Accident At Work – Frequently Asked Questions


Advice On How To Claim For An Accident At Work

This guide aims to provide answers and information to questions relating to an accident at work. 

Following an injury caused by an accident at work, you may be entitled to make a personal injury claim. 

We will discuss in more detail who may be eligible to claim for accident at work compensation and provide the criteria for negligence.

According to the Health and Safety Executive (HSE), the body for governing workplace health and safety, workplace injury statistics, those recorded under the Reporting Injuries Diseases and Dangerous Occurrence Regulations 2013 RIDDOR saw 61,713 non-fatal workplace injuries reported by employers in 2021/22. 

Proving negligence is vital for a personal injury claim to be successful; therefore, we address what evidence you may be able to collect in support of your claim. 

Further on, you will come across our compensation section. This section is dedicated to compensation guidelines for a personal injury claim after an accident at work. 

Penultimately, we will discuss the perks of making a claim with a solicitor and how a No Win No Fee agreement could be financially beneficial to you.

If you would like to read more about workplace accidents, please read the guide in full. However, if you believe an employer’s negligence caused your injuries, contact us for free today.

Contact Us

  • Speak to our team over the phone on 020 3870 4868
  • Contact us online by filling out our claim form.
  • Message one of our 24/7 advisors over our live chat feature.

Choose A Section

  1. Who Could Claim For Injuries Caused By An Accident At Work?
  2. Examples Of Workplace Accidents
  3. What Evidence Do I Need For A Workplace Accident Claim?
  4. How Are Payouts For An Accident At Work Calculated?
  5. Could A No Win No Fee Solicitor Help Me Claim Compensation?
  6. Where Can You Get Further Guidance On Dealing With Personal Injury Claims After An Accident At Work?

Who Could Claim For Injuries Caused By An Accident At Work? 

Employees who suffer an injury at work may be entitled to compensation if caused by an employer’s negligence. You may also be able to claim if you sustained injuries as a self employed person, such as a contractor. 

Negligence arises from an employer breaching their duty of care, which results in injury.

As outlined by the Health and Safety at Work etc. Act 1974, an employer has a duty of care to take reasonable steps to ensure their employees are safe from injury in the workplace.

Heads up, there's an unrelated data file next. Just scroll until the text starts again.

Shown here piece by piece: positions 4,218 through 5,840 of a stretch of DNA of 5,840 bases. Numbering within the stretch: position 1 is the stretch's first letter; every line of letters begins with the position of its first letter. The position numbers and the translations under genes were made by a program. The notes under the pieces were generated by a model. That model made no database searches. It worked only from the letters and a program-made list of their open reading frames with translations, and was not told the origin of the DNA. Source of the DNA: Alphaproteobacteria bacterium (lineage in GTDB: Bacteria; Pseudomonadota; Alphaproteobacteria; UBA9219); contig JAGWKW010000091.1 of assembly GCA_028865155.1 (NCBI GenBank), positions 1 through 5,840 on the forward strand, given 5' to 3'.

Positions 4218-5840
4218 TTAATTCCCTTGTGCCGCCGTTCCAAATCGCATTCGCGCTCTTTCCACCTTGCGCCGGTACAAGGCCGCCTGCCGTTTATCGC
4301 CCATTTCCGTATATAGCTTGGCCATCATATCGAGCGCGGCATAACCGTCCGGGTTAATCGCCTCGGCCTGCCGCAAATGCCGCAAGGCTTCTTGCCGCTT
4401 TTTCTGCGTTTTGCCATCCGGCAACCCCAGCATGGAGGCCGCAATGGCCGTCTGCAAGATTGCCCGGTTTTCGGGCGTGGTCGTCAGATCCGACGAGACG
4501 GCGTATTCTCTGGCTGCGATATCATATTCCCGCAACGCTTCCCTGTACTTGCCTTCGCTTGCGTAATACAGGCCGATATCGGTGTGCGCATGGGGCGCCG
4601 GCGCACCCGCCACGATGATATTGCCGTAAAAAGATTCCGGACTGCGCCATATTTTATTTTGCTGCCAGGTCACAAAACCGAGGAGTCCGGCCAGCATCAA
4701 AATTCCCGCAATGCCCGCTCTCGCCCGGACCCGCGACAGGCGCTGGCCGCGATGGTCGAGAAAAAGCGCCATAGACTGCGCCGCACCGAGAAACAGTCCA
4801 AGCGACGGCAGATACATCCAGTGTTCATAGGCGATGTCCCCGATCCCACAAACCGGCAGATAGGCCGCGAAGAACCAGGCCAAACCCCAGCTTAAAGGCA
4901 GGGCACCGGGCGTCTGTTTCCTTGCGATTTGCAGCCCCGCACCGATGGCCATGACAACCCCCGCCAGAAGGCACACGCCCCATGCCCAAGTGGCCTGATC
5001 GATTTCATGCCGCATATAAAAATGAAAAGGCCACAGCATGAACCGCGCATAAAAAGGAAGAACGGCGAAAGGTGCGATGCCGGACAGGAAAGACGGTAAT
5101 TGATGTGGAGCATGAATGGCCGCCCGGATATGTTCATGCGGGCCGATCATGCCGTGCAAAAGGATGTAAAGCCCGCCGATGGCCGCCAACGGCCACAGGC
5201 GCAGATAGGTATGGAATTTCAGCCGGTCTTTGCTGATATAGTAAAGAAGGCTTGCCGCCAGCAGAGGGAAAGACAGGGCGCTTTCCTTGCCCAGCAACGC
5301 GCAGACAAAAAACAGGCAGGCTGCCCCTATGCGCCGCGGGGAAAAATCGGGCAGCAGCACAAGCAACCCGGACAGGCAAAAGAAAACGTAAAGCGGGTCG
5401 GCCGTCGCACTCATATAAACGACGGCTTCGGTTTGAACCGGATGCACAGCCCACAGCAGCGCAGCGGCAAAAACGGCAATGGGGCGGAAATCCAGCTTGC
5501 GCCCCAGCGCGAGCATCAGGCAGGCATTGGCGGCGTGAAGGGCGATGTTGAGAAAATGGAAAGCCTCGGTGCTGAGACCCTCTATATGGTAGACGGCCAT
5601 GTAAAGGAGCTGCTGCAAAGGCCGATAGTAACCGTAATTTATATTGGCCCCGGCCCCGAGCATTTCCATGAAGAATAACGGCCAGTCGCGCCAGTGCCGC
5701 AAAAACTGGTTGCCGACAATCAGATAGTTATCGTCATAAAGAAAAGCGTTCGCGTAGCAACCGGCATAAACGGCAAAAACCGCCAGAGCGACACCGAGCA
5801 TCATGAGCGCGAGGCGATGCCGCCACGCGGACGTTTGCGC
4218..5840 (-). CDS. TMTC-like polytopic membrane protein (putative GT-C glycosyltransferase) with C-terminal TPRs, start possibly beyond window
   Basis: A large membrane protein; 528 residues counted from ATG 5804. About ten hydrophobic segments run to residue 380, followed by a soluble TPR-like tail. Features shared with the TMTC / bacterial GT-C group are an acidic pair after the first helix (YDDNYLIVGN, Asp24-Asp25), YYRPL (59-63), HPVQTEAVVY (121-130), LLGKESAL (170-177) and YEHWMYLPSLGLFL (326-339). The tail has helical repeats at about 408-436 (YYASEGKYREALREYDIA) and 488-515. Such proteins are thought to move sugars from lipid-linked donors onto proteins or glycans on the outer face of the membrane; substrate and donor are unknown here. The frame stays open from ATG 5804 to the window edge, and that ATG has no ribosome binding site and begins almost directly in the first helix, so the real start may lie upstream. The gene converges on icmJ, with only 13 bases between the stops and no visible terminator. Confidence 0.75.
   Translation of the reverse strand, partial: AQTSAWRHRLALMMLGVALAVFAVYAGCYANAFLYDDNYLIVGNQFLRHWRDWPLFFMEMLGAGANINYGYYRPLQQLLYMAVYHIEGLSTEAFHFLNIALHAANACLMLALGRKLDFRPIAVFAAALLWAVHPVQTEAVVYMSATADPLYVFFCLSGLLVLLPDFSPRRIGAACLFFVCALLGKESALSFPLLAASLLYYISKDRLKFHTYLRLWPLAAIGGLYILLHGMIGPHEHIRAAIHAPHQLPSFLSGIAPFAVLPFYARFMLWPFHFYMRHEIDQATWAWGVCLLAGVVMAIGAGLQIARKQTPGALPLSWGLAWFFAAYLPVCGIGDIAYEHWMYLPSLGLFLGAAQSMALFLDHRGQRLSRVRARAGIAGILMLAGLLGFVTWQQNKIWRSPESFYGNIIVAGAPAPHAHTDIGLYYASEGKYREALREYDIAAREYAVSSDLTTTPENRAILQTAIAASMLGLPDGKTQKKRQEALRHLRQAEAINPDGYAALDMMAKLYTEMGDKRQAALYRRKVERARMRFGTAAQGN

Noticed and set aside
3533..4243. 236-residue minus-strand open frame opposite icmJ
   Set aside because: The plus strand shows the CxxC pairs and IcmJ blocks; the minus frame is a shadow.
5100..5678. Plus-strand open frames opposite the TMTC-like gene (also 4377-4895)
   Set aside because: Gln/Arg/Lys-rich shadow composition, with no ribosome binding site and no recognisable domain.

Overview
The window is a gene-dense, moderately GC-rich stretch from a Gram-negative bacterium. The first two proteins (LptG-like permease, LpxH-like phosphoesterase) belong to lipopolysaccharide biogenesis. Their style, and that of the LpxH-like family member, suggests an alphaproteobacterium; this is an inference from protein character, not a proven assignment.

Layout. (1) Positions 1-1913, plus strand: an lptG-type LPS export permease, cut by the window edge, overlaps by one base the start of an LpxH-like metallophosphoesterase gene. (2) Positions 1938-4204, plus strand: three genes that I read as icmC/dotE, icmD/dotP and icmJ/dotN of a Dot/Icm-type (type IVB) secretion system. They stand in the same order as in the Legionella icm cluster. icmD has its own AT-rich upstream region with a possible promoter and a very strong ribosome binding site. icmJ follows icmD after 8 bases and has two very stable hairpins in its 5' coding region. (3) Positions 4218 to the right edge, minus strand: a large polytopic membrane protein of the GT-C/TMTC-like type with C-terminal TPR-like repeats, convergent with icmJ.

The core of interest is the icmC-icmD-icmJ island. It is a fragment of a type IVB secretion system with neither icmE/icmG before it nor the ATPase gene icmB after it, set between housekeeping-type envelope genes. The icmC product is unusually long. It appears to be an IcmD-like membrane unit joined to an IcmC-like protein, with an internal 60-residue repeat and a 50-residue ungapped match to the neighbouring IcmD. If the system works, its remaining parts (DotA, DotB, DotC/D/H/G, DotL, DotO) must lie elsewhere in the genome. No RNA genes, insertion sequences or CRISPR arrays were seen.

There are criteria in place to determine whether a claimant is eligible to claim; this involves proving the following:

  • Firstly, you were owed a duty of care.
  • Secondly, there was a breach of duty.
  • Finally, this breach has caused your injuries.

Workplace Injury Claim Time Limits 

In addition to the eligibility criteria, you must also be within the limitation period set out by the Limitation Act 1980.

A claimant must begin legal proceedings within three years from the date of the accident. 

However, if you cannot claim for yourself, the accident at work claim time may be extended beyond the three years. Here are some scenarios where the limitation could be suspended:

  • The claimant lacks the mental capacity to claim for themselves.
  • A claimant is under the legal age to claim for themselves (18).

Under both circumstances, the claimant could use a litigation friend who can claim on behalf of someone else when the limitation period is suspended. 

You can book a call back with one of our advisors if you would like more information regarding whether you are eligible for making an accident at work claim.

Examples Of Workplace Accidents 

A wide range of accidents at work can be caused by employer negligence. Below, we will list some examples that may relate to your claim:

What Are The Most Common Accidents At Work?

As mentioned under RIDDOR, there were 61,713 non-fatal workplace injuries reported by employers during 2021/22. According to these statistics, the most common workplace accidents are as follows:

  • Slips, trips and falls on the same level (30%).
  • Handling, carrying and lifting (18%).
  • Struck by a moving object (11%).
  • Acts of violence (9%).
  • Falls from a height (8%).

If your injury has not been listed, but you believe it occurred due to your employer’s negligence, contact us today for free.

What Evidence Do I Need For A Workplace Accident Claim? 

You can use many different types of evidence to prove claims for accidents at work. Evidence that proves an employer’s negligence is essential to a successful claim. In contrast, other evidence will be used to substantiate a part of your claim, such as the extent of your injury.